My new implementation is roughly along the lines of this paper, except for some minor details. Geometrically, the effect of aberration is to shift the position of a point towards the direction of motion so that \[ \tan \frac{\theta'}{2} = \sqrt{\frac{c-v}{c+v}}\tan\frac{\theta}{2}, \] where \(\theta\) and \(\theta'\) are respectively the true and apparent angles between the point and the direction of motion. (Note that MathJaX isn’t rendered on PlanetKDE or RSS, if the formulas are not displayed properly). It turns out that if the direction of motion is aligned with the south pole, then after doing a stereographic projection, this effect is just scaling by \[ \sqrt{\frac{c-v}{c+v}}. \]

Thus we can compute aberration by rotating our coordinate system to align it with the Earth’s motion, projecting, scaling, and deprojecting. However, KStars already has an implementation of a very accurate method for computing the motion of the Earth at any point in time, so this is even more accurate, because we’re doing the full relativistic calculation instead of just using a special-case method.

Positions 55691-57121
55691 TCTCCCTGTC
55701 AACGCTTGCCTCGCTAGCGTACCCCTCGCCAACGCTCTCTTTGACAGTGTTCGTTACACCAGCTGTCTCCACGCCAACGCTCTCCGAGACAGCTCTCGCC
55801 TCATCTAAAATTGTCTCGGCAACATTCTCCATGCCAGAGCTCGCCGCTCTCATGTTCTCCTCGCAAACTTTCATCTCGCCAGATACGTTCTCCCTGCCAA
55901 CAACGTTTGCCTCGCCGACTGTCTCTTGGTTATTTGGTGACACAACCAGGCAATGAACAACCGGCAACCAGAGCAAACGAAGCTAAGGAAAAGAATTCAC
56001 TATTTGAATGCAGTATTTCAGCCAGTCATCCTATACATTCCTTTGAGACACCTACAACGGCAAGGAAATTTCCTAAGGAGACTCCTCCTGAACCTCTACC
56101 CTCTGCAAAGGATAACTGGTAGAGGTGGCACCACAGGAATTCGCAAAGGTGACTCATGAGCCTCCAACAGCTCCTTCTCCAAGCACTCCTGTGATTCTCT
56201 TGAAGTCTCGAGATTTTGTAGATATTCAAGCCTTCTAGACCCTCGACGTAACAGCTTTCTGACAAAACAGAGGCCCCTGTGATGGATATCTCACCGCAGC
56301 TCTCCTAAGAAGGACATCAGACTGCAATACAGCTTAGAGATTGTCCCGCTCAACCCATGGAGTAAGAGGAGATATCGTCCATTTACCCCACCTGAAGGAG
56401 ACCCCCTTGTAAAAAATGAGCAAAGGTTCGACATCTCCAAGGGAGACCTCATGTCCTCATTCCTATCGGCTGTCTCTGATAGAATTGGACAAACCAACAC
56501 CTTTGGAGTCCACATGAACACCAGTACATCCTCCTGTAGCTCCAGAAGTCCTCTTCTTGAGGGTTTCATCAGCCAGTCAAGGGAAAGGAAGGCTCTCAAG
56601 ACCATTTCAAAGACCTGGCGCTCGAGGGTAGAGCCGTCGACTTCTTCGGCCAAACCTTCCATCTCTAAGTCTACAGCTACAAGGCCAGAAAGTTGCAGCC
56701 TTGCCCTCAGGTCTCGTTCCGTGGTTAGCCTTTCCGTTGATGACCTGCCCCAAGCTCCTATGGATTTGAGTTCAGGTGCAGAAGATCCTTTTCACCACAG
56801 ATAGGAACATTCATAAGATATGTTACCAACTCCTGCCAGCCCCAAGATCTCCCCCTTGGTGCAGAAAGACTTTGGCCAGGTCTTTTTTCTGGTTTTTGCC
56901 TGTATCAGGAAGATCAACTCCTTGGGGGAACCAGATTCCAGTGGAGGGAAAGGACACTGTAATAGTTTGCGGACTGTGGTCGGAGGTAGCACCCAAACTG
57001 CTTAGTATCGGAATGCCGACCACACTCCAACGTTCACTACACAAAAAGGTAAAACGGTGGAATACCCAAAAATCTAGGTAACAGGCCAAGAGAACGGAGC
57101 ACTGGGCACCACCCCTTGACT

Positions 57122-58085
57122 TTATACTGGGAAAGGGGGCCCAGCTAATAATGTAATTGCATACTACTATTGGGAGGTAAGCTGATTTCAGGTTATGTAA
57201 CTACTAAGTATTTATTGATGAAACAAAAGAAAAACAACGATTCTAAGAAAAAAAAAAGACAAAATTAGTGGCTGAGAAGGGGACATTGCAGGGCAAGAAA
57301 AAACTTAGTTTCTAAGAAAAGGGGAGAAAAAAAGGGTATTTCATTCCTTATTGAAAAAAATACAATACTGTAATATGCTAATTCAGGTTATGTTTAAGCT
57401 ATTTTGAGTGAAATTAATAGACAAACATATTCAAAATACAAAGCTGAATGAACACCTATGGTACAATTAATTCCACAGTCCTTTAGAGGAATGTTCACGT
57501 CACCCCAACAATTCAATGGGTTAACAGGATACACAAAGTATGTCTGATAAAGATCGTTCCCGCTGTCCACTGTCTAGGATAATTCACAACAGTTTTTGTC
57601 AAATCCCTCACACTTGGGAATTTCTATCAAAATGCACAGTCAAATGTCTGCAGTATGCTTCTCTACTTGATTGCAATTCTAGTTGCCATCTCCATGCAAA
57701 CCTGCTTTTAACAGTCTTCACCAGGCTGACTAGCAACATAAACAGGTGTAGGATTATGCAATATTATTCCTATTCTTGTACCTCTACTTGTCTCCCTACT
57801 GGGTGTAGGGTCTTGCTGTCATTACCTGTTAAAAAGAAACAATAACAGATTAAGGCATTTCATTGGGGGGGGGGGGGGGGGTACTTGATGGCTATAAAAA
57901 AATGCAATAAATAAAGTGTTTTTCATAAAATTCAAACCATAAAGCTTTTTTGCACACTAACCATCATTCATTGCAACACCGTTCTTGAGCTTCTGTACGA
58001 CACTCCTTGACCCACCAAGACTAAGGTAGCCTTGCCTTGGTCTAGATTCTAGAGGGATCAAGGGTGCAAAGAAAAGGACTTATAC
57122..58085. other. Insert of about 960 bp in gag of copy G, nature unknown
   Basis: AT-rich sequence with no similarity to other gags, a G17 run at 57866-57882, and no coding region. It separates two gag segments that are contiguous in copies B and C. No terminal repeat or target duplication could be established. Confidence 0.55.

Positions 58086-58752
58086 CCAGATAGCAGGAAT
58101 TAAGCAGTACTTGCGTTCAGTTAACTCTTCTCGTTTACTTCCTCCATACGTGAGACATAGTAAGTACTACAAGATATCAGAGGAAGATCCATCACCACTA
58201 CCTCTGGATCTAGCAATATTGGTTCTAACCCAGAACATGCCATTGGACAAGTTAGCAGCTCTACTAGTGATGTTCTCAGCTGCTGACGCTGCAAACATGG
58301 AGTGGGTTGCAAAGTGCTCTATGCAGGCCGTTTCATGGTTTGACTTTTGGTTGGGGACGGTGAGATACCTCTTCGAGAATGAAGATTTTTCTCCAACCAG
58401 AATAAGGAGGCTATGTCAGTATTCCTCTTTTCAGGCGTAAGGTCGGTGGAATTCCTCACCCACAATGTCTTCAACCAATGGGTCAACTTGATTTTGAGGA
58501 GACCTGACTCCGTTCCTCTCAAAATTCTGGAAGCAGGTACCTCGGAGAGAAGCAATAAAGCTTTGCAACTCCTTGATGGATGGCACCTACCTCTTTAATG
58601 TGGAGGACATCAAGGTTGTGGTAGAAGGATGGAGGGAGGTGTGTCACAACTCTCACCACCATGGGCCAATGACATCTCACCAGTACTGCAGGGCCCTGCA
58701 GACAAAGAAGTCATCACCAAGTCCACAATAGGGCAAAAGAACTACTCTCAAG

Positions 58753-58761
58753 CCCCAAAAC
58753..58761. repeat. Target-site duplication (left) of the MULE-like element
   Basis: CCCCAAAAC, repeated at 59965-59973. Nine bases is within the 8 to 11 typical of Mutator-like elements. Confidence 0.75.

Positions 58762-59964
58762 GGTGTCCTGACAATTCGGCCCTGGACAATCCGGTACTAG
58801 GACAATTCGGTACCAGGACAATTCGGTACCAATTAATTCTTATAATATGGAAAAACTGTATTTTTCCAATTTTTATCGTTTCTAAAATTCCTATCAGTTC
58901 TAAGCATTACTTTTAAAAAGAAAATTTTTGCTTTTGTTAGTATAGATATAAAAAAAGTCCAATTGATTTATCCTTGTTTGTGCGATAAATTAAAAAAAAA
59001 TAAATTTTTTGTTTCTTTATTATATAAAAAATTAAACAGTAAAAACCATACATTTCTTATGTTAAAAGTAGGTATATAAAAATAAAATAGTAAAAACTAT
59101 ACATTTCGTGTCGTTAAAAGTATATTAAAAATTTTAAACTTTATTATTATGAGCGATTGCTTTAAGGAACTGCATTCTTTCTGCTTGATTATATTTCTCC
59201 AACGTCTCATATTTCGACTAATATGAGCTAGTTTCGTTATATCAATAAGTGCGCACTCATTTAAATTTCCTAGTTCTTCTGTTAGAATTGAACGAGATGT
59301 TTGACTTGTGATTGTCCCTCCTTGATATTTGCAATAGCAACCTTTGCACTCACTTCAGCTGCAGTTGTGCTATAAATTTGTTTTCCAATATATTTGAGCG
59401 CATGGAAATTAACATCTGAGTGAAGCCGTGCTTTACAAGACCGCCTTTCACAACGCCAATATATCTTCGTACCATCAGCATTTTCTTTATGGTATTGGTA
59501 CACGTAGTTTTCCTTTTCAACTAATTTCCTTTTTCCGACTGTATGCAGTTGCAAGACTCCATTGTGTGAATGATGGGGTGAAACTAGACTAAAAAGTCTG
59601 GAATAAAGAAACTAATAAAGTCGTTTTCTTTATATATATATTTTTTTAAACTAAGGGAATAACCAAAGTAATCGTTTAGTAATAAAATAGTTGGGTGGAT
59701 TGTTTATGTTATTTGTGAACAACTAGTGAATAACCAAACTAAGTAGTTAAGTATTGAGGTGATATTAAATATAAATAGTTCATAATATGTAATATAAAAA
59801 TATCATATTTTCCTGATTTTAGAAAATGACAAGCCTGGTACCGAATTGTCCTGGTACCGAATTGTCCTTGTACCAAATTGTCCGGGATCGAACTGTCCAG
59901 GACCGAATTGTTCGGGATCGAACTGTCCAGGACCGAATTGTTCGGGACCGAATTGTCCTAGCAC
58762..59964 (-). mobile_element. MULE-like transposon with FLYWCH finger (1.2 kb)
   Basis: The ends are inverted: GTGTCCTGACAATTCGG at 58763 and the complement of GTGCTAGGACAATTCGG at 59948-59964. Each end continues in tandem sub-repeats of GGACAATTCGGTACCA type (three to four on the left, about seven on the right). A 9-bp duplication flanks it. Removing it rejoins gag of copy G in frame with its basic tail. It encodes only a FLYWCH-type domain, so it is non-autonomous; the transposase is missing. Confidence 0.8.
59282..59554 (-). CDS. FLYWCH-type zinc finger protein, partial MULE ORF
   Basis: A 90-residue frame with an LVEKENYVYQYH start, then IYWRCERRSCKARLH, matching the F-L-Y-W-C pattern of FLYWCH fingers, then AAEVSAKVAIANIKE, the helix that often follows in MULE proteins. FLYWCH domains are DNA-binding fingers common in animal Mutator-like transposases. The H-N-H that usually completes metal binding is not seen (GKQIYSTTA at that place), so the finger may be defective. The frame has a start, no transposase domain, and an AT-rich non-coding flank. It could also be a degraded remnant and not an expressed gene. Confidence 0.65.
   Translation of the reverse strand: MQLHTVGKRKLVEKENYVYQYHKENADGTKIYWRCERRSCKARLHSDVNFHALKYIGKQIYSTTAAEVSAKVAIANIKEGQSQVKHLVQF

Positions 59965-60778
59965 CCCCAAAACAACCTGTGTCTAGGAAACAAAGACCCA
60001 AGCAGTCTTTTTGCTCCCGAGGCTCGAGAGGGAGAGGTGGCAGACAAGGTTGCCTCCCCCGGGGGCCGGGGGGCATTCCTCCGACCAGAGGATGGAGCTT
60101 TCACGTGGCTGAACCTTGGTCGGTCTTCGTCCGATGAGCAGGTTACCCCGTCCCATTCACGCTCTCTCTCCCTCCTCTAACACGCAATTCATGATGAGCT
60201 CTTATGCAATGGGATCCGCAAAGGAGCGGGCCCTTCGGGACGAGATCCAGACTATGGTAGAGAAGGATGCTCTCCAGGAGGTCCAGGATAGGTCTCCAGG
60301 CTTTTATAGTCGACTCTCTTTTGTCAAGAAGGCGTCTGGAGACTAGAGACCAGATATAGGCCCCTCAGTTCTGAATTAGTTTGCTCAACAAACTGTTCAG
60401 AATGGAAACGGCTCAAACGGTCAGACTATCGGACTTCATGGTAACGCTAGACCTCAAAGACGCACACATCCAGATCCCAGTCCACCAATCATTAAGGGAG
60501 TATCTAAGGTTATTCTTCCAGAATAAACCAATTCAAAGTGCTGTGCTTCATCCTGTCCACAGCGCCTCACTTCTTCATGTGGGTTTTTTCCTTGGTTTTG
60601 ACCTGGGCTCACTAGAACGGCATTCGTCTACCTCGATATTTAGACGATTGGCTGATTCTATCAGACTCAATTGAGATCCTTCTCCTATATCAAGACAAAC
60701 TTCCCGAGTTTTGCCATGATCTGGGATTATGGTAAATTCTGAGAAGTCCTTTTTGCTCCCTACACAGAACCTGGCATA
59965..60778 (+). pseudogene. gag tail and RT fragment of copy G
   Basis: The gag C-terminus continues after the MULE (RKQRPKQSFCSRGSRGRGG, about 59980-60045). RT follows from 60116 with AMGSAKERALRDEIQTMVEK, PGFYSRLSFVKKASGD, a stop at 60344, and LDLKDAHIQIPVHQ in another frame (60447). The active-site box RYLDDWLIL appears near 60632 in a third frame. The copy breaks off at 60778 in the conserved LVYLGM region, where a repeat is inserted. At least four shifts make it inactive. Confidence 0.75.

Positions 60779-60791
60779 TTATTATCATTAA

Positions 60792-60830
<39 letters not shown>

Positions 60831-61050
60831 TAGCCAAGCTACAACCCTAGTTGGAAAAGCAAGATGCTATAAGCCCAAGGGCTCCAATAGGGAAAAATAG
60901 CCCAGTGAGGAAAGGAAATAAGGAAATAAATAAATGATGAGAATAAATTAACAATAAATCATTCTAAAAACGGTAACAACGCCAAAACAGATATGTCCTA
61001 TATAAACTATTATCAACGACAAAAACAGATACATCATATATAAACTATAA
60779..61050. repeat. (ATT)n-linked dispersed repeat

What’s more, we don’t need to do any trigonometry at all, just a few simple multiplications and divisions. And unlike the old method, we can share work between projections, computing the velocity and scaling factor just once.